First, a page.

By SEAN ELLIS
TWIN FALLS, Idaho -- A first-ever "Idaho Women in Agriculture Conference" is expected to draw a wide variety of women from many different aspects of agriculture.
Conference co-organizer Cinda Williams said interest in the conference is high and organizers expect a very diverse turnout.
"There are a lot more women in agriculture, both in production and in the agencies and universities that serve agriculture," Williams, a University of Idaho extension educator in Latah County, said. "We are looking for a pretty diverse turnout, both young and old, primary women producers and spouses of producers, large-scale farmers and small-scale farmers."
The conference will take place in Twin Falls March 2 from 8 a.m.-5 p.m. on the College of Southern Idaho campus. A $28 registration fee includes lunch.
The conference will cover several topics that a steering committee determined are of high interest to women, including marketing trends and tools, agritourism, loans and other creative financing, successful social media strategies, selling local and how to start a cooperative.
"There should be something of interest to most women involved in agriculture across the state," conference co-organizer Kelly Olson said.
Educating women about financing tools and creating an environment where networking can occur are expected to be highlights.
"Those are big issues that transcend all (aspects) of agriculture," said Olson, administrator of the Idaho Barley Commission, which secured a grant that will help finance the conference.
According to the U.S. Department of Agriculture's Census of Ag, there were 13,020 women farm operators in Idaho in 2007, up from 11,682 in 2002. The 2007 census showed that 30 percent of farm operators around the country were women, a 19 percent increase from the 2002 census.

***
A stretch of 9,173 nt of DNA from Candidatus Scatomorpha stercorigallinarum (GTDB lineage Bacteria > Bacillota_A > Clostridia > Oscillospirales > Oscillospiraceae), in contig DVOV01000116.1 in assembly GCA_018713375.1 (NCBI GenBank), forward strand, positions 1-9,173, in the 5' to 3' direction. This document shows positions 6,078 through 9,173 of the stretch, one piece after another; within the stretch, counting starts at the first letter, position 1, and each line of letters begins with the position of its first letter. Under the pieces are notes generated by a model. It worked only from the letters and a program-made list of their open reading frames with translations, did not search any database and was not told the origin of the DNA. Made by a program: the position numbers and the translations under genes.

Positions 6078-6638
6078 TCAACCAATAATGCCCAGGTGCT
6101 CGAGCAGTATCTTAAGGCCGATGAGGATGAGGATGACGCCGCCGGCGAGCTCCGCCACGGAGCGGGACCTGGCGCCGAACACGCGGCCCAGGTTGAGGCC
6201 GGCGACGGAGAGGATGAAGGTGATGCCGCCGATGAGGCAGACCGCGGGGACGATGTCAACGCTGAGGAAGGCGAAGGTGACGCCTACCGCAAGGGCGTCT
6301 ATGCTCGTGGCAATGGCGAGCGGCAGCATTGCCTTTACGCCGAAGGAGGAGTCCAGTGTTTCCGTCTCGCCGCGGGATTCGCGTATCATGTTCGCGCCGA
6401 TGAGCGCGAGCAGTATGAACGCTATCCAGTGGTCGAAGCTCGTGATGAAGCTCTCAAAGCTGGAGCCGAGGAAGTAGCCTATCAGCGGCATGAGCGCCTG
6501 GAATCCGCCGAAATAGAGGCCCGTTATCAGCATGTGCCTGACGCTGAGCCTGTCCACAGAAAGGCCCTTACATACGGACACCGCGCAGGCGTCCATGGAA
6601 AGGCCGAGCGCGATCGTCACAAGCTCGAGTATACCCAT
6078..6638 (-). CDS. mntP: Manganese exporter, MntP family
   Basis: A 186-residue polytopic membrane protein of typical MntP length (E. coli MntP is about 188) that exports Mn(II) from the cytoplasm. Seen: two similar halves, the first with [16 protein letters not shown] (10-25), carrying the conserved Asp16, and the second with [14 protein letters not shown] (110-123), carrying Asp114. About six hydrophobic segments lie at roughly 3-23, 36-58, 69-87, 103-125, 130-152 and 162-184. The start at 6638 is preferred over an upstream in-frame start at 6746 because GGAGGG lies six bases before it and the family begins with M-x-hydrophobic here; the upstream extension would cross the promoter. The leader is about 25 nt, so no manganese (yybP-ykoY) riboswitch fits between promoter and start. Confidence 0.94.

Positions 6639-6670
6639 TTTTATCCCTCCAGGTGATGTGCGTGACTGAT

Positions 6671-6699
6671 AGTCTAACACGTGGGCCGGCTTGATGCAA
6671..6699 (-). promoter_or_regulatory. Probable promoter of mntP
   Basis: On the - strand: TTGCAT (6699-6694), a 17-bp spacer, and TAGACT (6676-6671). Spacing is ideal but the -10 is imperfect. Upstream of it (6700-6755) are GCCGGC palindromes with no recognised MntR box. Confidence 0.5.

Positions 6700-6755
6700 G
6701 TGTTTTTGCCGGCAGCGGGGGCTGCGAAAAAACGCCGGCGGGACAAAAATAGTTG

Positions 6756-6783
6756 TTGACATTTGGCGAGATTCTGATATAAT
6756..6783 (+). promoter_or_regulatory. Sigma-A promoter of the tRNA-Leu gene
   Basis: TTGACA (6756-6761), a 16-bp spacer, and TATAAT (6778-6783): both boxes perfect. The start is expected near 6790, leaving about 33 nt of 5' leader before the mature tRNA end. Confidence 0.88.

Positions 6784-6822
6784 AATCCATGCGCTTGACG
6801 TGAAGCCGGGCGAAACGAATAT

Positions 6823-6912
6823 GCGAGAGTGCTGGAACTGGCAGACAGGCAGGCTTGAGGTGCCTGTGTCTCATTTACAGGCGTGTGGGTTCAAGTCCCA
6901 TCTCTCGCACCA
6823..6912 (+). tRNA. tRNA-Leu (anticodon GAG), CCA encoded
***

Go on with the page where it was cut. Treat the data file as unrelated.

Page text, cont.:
Idaho State Department of Agriculture Director Celia Gould said women have been instrumental in agriculture's legacy in Idaho and she looks forward to speaking at the event. Gould said she's encouraged by what she sees for the future of ag groups like FFA, where women and men hold an equal number of leadership posts.
"But there is more work to be done," she said. "Nationally, female operators make less than their male counterparts. Also, fewer women serve on the boards of agribusinesses and industry groups. Women have such a valuable perspective in agriculture and I'm confident that the industry will move forward to an increasing role for all voices."
Besides Gould, Olson and Williams, the conference includes other speakers who play key roles in Idaho's farming industry, such as Rep. Maxine Bell, R-Jerome, a retired farmer and veteran legislative leader who will serve as keynote speaker, and Charlotte Eberlein, director of UI's Extension service.
For more information, call Williams or Kaycee Royer at (208) 883-2267. Registration and more information are available online at http://idwomeninag.wordpress.com